Accessibility October 3, 2019
Visually impaired kids at Ramakrishna Mission Blind Boys Academy bring to life Durga Puja magic in vivid ways
The festivity of Durga Puja celebrations has been brought to life in a unique way by blind and low vision children studying at Kolkata’s Ramakrishna Mission Blind Boys Academy in Kolkata. This is part of an initiative #OderChokhePujo by M P Birla Cement with Siddhant Shah of Access For ALL.
The fragrance of the dhuno, incense with coconut husk, the beat and rhythm of the dhaak, and the shankh blown at the start of a puja. The uniqueness of Durga Puja celebrations in West Bengal have been brought in ways, unique and magical, by visually impaired students of the Ramakrishna Mission Blind Boys Academy in Kolkata.
Using their imagination, these students, with varying levels of visual impairments, have rendered the sounds, colours, and magic of Durga Puja festivities with the use of tactical materials.
The initiative called #OderChokhePujo is by M P Birla Cement in partnership with heritage architect and access consultant Siddhant Shah.
Year after year at M P Birla, we strive to do something unique, something purposeful for the people. And this Pujo, we decided to do something which was truly one-of-its kind. It was eye-opening to see the imagination that visually-impaired children have. #OderChokhePujo is our humble ‘Heart and strength’ initiative this Durga Pujo”. – Sandip Ranjan Ghose, Chief Operating Officer, M P Birla Cement
Siddhant, India’s first architect to make museums and other cultural sites accessible to people with disabilities, first did a workshop with the visually impaired students of the school. The students were from classes 5 to 10 and Siddhant and his team wanted to spend some time with them understanding the nuances of the Durga Puja celebrations in West Bengal, which is quite different from the way Navratri is celebrated in other parts of India.
“During the workshop we talked to the students about the Durga Pujo and what their associations with the festivities are, the significance of the Mahalaya at the start of the festivities, when Ma Durga begins her journey to her father’s home on Earth”, explains Siddhant.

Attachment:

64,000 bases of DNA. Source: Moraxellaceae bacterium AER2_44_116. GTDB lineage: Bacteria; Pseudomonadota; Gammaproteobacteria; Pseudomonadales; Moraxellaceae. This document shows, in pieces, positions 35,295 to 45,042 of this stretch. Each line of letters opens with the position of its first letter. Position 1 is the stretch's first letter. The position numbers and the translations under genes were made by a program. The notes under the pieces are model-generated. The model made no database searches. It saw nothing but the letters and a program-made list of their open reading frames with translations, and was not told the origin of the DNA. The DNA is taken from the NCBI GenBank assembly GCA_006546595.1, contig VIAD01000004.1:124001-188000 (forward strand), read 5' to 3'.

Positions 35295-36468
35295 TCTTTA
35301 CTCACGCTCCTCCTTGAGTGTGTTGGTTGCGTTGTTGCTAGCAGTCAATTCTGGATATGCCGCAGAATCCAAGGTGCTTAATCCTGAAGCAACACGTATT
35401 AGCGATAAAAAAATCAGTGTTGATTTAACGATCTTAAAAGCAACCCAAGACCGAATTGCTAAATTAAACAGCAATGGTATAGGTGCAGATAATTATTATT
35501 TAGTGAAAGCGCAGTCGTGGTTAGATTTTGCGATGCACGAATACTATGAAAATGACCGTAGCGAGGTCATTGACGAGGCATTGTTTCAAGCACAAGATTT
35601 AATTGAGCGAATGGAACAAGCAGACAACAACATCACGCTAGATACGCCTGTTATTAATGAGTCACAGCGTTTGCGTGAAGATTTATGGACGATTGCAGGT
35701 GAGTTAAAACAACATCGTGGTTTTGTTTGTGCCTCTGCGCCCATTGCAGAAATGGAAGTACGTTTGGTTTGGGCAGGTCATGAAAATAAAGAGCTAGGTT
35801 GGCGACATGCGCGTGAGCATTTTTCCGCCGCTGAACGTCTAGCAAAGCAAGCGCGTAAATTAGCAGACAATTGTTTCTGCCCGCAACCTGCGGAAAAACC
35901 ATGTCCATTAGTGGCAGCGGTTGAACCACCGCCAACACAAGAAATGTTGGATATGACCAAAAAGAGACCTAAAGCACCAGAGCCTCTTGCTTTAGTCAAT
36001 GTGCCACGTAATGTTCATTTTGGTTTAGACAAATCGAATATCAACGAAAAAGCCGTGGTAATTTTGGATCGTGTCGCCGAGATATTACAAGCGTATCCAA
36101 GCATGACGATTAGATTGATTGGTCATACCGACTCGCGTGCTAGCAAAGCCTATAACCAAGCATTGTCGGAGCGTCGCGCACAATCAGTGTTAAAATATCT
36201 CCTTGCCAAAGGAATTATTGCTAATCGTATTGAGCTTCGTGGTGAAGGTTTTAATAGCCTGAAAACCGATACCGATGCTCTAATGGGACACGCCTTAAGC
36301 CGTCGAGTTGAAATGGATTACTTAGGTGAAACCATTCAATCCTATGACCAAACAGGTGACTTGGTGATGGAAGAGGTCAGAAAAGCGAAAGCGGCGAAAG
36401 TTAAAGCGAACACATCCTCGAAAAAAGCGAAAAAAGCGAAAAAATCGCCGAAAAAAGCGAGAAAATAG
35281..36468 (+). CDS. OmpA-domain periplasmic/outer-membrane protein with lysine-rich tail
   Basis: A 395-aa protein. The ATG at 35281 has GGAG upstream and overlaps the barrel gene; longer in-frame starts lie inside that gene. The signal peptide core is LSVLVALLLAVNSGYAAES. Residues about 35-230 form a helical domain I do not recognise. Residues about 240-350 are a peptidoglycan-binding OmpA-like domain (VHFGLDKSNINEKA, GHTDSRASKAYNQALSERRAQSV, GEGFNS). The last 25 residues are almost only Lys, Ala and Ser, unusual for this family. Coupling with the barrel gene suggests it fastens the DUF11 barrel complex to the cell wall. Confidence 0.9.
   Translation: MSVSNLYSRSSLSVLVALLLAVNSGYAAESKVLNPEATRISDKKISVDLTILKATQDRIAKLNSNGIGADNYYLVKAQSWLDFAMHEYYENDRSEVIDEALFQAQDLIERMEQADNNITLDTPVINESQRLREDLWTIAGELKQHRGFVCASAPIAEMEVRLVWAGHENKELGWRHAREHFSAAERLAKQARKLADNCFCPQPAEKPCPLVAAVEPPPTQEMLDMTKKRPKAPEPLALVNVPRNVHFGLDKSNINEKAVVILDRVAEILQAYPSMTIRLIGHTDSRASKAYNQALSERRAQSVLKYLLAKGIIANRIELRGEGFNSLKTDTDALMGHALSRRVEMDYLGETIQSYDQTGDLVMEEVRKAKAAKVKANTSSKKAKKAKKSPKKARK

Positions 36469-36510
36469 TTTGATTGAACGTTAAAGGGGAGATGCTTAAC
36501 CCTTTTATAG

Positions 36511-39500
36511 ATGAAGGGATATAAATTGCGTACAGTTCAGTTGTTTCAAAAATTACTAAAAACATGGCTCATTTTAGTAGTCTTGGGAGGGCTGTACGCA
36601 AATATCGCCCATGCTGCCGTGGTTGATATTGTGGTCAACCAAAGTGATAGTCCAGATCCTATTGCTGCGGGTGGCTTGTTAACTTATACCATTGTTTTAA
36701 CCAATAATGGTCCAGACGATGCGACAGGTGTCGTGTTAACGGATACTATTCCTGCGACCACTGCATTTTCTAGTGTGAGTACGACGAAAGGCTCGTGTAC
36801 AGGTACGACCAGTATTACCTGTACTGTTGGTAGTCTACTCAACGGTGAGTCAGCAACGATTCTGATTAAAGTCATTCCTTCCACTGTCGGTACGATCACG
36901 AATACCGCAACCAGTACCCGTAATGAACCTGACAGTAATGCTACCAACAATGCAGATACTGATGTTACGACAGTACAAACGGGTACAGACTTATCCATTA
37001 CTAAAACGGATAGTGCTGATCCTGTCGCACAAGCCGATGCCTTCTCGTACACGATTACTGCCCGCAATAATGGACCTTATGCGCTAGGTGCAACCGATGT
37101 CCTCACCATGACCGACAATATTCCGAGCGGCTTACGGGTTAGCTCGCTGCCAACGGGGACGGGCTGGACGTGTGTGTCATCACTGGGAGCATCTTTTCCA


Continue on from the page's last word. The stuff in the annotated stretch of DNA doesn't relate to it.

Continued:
While the children had heard stories about Ma Durga, they got to have a tactile experience of the weapons she carries for the first time, the dhaak or drum, among others.
“We gave them various materials like paper, flowers, leaves, sticks etc.,” says Siddhant. “Things they could mould and cut create into the weapons, Ma Durga’s face and the lion with her. We saw interesting levels of imagination”.
The visually impaired students were most fascinated to hear about the third eye of Ma Durga. “That moment was very special”, recalls Siddhant. “One child came to me and said, ‘Wow, she had three eyes, I wonder what she can see from that”.
Parents of the students were then invited to experience, blindfolded, the wall of imagination the children created. The Access For ALL team is happy that this is a creation the children can take pride in all year long.
“The Ramakrishna Mission Blind Boys Academy is a residential school which means the children here can access the pujo wall they have created all the time. Apart from just praying they can touch and feel the experience through the year’, says Siddhant.
Siddhant and his team are hoping to bring the experience home to more visually impaired children and hope to take this forward with more organisations.
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